The 3D-structure can provide information about critical protein-protein interactions both from a global perspective as well as all the way down to the level of minuscule molecular and biochemical detail. In much the same way, structural information can reveal a lot about the protein’s evolutionary relationships and functions. Even to provide this information about all the proteins in one organism—its proteome—would offer a more global view of these relationships, but solving each structure individually would be a formidable task.
However, in a new study published online this week in the open access journal PLoS Biology, Lars Malmström, David Baker, and colleagues have done precisely this for the model organism yeast. These researchers divided all Saccharomyces cerevisiae proteins into nearly 15,000 distinct “domains” (regions of a protein that fold into a distinct quaternary globular structure). They then applied their own de novo structure prediction methods together with worldwide distributed computing to predict three-dimensional structures for all domains lacking sequence similarity to proteins of known structure.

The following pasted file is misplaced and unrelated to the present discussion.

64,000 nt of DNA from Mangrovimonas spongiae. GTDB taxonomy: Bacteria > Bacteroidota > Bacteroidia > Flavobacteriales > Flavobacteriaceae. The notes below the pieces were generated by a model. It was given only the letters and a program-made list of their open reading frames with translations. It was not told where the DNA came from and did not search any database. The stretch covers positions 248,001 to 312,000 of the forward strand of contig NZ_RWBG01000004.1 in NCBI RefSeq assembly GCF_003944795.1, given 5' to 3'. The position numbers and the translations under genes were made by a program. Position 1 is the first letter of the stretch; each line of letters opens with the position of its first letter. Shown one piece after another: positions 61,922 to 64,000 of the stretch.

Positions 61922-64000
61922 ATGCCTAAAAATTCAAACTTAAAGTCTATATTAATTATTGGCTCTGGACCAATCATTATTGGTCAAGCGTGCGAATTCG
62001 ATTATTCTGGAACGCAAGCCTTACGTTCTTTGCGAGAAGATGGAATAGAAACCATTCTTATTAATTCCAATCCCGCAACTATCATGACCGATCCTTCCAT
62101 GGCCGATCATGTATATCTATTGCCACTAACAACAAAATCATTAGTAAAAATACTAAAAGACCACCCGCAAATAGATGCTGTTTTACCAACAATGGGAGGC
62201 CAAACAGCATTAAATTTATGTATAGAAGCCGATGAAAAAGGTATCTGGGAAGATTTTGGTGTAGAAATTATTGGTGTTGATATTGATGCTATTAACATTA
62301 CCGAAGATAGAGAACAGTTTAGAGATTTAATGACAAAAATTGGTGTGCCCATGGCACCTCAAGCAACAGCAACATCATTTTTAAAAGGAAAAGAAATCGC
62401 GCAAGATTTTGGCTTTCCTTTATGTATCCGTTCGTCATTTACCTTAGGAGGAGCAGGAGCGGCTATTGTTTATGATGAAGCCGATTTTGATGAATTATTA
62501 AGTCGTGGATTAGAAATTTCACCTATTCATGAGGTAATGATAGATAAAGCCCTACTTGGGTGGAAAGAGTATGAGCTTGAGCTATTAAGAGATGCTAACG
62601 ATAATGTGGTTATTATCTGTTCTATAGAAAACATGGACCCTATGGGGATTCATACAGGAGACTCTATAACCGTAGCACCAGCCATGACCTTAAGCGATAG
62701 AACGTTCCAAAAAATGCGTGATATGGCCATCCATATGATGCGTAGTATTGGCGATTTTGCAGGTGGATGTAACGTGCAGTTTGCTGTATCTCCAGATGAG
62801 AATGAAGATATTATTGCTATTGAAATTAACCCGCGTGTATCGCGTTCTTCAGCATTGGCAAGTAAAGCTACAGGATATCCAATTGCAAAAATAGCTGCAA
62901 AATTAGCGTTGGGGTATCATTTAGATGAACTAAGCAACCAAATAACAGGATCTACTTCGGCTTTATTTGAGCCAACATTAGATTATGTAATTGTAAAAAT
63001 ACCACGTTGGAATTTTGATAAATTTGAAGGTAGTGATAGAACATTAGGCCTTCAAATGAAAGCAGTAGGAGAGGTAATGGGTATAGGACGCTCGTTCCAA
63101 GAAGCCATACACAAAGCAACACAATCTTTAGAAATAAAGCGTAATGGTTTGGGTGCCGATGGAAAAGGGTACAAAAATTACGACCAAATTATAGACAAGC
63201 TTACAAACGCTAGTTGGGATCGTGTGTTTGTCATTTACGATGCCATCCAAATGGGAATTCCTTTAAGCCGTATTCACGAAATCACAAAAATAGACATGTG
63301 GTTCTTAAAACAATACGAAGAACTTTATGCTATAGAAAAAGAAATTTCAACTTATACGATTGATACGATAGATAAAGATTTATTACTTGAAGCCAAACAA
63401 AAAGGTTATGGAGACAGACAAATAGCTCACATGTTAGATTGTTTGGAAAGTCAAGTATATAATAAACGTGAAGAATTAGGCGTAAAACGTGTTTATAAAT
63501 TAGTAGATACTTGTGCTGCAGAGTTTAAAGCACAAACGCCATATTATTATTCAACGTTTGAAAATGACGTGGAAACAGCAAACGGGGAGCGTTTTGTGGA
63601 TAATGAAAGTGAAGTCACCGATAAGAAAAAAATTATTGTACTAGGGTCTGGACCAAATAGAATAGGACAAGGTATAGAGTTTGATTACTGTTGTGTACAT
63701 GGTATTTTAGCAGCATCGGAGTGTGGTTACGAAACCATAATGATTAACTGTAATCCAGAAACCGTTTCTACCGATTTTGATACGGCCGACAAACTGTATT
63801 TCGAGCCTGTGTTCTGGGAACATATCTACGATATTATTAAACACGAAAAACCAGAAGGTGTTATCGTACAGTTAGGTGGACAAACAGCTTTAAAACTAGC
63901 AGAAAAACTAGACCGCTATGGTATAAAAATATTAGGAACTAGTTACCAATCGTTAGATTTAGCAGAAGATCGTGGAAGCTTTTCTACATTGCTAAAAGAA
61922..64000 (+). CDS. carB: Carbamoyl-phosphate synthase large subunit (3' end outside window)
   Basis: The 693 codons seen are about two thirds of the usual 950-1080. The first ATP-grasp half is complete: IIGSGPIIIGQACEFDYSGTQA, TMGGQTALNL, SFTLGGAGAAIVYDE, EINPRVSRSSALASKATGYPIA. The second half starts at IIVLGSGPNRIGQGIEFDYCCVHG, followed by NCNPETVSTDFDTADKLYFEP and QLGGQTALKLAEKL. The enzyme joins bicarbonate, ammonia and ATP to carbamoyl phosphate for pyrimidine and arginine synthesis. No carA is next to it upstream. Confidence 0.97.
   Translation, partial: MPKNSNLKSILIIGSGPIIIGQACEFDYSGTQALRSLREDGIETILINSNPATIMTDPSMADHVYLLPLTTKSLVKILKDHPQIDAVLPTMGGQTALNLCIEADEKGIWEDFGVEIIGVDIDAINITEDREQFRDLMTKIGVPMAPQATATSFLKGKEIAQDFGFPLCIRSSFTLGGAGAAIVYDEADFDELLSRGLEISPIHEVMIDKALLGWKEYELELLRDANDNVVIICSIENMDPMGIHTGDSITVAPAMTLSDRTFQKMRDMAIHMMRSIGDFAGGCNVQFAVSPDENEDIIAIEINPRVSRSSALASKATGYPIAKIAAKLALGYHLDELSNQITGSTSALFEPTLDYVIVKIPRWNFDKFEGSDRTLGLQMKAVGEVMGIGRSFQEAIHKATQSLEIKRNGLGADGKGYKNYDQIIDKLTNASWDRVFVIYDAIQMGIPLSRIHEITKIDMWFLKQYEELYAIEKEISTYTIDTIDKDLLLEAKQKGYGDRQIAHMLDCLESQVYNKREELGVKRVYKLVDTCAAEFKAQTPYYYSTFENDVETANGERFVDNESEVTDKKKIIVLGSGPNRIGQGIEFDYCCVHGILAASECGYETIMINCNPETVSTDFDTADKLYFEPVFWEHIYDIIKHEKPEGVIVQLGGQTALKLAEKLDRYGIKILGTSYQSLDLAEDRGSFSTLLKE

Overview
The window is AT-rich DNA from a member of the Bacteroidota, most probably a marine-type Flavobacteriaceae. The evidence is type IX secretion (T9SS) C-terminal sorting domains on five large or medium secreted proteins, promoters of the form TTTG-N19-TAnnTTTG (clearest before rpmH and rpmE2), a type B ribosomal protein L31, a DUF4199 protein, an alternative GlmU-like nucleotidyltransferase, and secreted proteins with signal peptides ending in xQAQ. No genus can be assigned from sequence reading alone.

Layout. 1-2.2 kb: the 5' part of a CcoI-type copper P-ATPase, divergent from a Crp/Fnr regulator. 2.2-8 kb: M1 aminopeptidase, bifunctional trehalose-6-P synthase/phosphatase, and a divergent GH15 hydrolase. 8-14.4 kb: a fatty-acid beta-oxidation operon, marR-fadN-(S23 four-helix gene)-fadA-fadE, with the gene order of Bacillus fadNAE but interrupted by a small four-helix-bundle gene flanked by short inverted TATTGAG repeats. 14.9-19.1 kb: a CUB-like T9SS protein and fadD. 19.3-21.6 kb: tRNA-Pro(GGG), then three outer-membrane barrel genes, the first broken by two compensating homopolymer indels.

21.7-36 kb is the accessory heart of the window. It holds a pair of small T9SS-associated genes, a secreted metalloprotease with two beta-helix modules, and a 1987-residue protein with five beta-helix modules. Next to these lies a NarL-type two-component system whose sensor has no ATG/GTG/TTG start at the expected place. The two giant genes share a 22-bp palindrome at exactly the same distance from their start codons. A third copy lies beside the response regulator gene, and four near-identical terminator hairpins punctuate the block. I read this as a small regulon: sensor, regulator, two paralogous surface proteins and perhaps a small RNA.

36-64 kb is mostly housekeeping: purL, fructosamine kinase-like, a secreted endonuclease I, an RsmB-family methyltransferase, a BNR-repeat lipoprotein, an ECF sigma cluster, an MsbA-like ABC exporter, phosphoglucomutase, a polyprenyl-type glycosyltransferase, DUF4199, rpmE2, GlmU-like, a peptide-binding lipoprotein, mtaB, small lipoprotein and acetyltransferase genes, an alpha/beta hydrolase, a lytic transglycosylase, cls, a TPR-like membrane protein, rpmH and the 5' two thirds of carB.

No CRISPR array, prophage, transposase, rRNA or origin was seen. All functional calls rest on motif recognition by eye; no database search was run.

To overcome the uncertainties in de novo structure prediction, Lars Malmström and colleagues combined these predictions with data on the biological process, function, and localization of the proteins from previous experimental studies to assign the domains to families of evolutionarily related proteins. These genome-wide domain predictions and superfamily assignments provide the basis for the generation of experimentally testable hypotheses about the mechanism of action for a large number of yeast proteins.
Andrew Hyde | alfa
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Reflecting the structure of composites found in nature and the ancient world, researchers at the University of Illinois at Urbana-Champaign have synthesized thin carbon nanotube (CNT) textiles that exhibit both high electrical conductivity and a level of toughness that is about fifty times higher than copper films, currently used in electronics.
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Microprocessors based on atomically thin materials hold the promise of the evolution of traditional processors as well as new applications in the field of flexible electronics. Now, a TU Wien research team led by Thomas Müller has made a breakthrough in this field as part of an ongoing research project.
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